Levees, Slavery, and Maintenance
Why is the U.S. Army in charge of the levees on the Mississippi River? There’s no one-sentence answer to this question. Even answering it in a paragraph would be difficult. The story of how the military became entwined with the great river goes back to arguments over the republic’s founding documents, and what amount of landscape “improvement” was appropriate for the central government. It even involves theories of construction and infrastructure developed in French military schools—debates which were ongoing before the United States was founded. The Mississippi’s catastrophic floods—occurring consistently every few years, and with distressingly increasing destructive power—generally loom as the antagonists in the story of how federal authorities gained control over the Mississippi Delta, transforming it into the enormous technical system we recognize today. The famous deluge of 1927 stands as the watershed, revealing the limits of a piecemeal system run by squabbling state levee boards and inviting the assumption that the “problem” of the Mississippi floods required an integrated solution of commensurate, military-grade scale.
But this story of flood and response elides the levee system’s basic structural flaw. Southern landscapes were built by enslaved people. Those landscapes’ continued existence was based on the notion that planters could violently compel laborers to maintain their levees and fields. The entire system was designed to rest on the backs of enslaved black workers, and an enormous amount of energy expended over centuries to mitigate the risks inherent to this precarious system. When levees failed (and continue to fail), this component of the design is often lost in the rush to blame “nature,” or in the tendency to see broken levees as artifacts of technological hubris. What is rarely considered is what C. Vann Woodward called slavery’s underlying “curse to the soil.” So why is the inescapable legacy of slavery often left out of the saga of the federal government assuming control of the Mississippi? Slavery’s absence is a symptom of a larger failure in U.S. history to account for its brutal past. But a report of a steamboat trip at the end of the Civil War, and a file of complaints assembled by the military occupation in the army’s engineering archive may provide new insight into this already complicated history. Though previously ignored, in a full account, slavery plays a central role in the narrative of federal infrastructure.
A few days after Christmas, 1865, Maj. Henry L. Abbot of the Corps of Engineers received orders to head to Memphis and find passage on a steamboat southward from there to New Orleans. His job was to examine the levees lining the Mississippi’s banks and to compile a report on what it would take in terms of repairs to prevent catastrophic failure and widespread destruction to southern crops when the springtime floods came. That Christmas was the first peacetime holiday Americans had enjoyed after four years of brutal and bloody warfare. Combatants in the Civil War had indeed cut or demolished levees strategically over the course of intense fighting in places like the former Confederate stronghold at Vicksburg, Mississippi. But Abbot anticipated the majority of the damage to the levee system would be due to neglect.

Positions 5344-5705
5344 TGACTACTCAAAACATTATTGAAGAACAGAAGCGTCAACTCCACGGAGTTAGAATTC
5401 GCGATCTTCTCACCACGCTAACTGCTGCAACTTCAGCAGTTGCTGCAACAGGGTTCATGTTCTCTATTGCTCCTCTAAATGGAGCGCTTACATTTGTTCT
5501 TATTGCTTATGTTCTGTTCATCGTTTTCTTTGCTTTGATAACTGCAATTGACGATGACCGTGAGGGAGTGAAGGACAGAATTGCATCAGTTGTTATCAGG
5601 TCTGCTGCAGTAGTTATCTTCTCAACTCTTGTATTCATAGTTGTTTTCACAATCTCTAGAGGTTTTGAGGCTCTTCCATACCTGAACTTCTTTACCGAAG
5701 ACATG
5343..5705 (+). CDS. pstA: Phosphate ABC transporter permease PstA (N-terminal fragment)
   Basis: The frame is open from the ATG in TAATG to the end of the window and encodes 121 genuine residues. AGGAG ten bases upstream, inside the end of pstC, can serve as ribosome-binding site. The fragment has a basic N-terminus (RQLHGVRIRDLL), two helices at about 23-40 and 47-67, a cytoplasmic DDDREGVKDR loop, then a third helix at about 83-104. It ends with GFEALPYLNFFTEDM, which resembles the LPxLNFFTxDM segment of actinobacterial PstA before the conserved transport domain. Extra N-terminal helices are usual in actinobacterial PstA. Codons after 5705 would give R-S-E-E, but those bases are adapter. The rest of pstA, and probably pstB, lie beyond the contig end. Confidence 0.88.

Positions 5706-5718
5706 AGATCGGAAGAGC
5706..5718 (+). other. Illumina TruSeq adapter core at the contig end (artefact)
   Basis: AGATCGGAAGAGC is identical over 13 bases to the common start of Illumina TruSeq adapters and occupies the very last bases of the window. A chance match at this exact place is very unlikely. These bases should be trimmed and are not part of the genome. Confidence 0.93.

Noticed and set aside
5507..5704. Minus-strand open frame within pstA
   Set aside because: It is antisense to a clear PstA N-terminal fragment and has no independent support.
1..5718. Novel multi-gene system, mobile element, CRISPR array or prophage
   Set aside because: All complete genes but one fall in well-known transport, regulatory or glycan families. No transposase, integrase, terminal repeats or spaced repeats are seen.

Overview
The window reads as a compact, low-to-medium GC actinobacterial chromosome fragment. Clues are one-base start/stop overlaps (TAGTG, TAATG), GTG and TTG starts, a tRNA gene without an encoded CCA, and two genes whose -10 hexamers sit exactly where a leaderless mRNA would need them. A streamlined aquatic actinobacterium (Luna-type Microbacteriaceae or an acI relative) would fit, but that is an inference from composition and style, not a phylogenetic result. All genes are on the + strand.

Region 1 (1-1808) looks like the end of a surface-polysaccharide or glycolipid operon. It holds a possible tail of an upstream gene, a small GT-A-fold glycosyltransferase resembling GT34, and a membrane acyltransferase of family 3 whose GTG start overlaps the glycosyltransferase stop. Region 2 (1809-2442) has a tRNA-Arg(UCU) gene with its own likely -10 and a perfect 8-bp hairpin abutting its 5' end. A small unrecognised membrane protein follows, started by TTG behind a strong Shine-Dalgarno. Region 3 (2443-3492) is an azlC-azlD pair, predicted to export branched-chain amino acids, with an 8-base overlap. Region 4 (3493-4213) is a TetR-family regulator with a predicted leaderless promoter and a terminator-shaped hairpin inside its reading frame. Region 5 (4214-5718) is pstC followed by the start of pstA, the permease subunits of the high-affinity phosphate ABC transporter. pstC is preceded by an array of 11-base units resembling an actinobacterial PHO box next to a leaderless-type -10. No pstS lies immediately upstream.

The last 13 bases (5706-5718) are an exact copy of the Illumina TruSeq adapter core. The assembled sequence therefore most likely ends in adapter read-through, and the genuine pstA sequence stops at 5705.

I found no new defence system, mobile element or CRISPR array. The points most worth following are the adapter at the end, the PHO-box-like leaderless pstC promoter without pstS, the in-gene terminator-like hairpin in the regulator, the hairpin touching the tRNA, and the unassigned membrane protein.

Had his river cruise taken place before the war, Abbot would have seen work gangs of slaves toiling on both the levees and the fields beyond. Levees required extensive upkeep, and were under constant surveillance for seepage and weakness. Planters tasked their slaves with hauling clay for structural reinforcement, tending the grassy slopes, clearing clogged sluices and ditches, and cutting trees whose root systems would damage the levees’ structural integrity. Doing this hard and dangerous work, these gangs would have been clearly visible to any observer on a riverboat deck. But from reports he received, Abbot was skeptical that he would see any activity on the levees—even if they remained standing and had not been reduced to watery waste. His fears would soon be confirmed: entropy and the South’s prolific vegetation took their toll on the thousands of miles of structured embankments that kept cotton fields dry and productive. Aboard the steamer Flora in Memphis soon after the new year, Abbot wrote to his network of military and civilian engineers throughout the Delta, alerting them to his project and asking their assistance as he began creating his catalog of destruction.
Abbot was no stranger to the Delta. He had spent the better part of the decade before the Civil War in and around the lower Mississippi floodplain, making a minute study of the Delta environment. Andrew Humphreys, soon to be chief of the U.S. Army’s engineer bureau, had handpicked Abbot, bringing the young engineer eastward from his previous duties on the Pacific Railway Survey and installing him as his right hand in Louisiana. The famous Report on the Physics and Hydraulics of the Mississippi River, published just before the outbreak of hostilities in 1861, lists Humphreys and Abbot as co-authors. In reality, Humphreys supervised his protégé from Washington, as Abbot undertook many years of fieldwork—surveying, sounding, and digging geologic core samples—that furnished the data for the Report’s conclusions. Although the war’s intervening years had dramatically changed both these men and the nation, Abbot found himself ordered back to the delta under similar circumstances.